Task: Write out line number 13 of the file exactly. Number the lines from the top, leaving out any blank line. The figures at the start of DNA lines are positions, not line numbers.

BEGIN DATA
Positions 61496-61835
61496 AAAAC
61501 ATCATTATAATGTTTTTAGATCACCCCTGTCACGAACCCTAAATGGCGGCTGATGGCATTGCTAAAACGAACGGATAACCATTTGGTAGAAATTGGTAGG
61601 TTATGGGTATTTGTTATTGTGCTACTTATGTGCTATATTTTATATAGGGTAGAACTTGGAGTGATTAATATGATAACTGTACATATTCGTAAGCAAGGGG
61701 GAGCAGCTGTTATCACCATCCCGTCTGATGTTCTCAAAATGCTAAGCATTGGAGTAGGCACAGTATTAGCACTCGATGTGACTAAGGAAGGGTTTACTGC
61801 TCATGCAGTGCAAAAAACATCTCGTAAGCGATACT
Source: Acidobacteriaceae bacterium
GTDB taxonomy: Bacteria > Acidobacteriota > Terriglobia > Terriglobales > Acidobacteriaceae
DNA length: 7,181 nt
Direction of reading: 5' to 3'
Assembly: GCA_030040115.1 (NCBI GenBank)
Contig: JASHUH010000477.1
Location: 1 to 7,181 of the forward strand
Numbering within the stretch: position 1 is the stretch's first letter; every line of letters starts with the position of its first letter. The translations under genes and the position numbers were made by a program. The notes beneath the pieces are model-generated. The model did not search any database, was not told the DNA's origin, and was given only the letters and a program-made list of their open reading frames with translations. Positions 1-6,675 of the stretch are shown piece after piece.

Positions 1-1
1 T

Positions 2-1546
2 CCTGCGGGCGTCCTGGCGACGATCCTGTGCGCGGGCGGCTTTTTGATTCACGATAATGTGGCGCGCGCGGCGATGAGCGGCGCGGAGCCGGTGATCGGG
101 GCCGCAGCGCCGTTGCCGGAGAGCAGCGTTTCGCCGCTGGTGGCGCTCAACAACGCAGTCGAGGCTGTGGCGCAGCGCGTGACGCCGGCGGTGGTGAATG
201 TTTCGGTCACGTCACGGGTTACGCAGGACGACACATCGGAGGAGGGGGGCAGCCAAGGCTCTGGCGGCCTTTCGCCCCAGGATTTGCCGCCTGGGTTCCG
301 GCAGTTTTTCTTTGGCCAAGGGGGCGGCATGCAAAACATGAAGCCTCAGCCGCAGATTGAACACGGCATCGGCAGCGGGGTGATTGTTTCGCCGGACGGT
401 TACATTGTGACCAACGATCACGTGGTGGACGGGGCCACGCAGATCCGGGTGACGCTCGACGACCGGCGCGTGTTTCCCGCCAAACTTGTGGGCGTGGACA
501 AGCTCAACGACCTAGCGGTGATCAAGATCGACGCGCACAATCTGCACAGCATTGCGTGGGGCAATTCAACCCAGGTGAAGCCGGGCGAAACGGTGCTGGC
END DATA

Location: 1 to 7,181 of the forward strand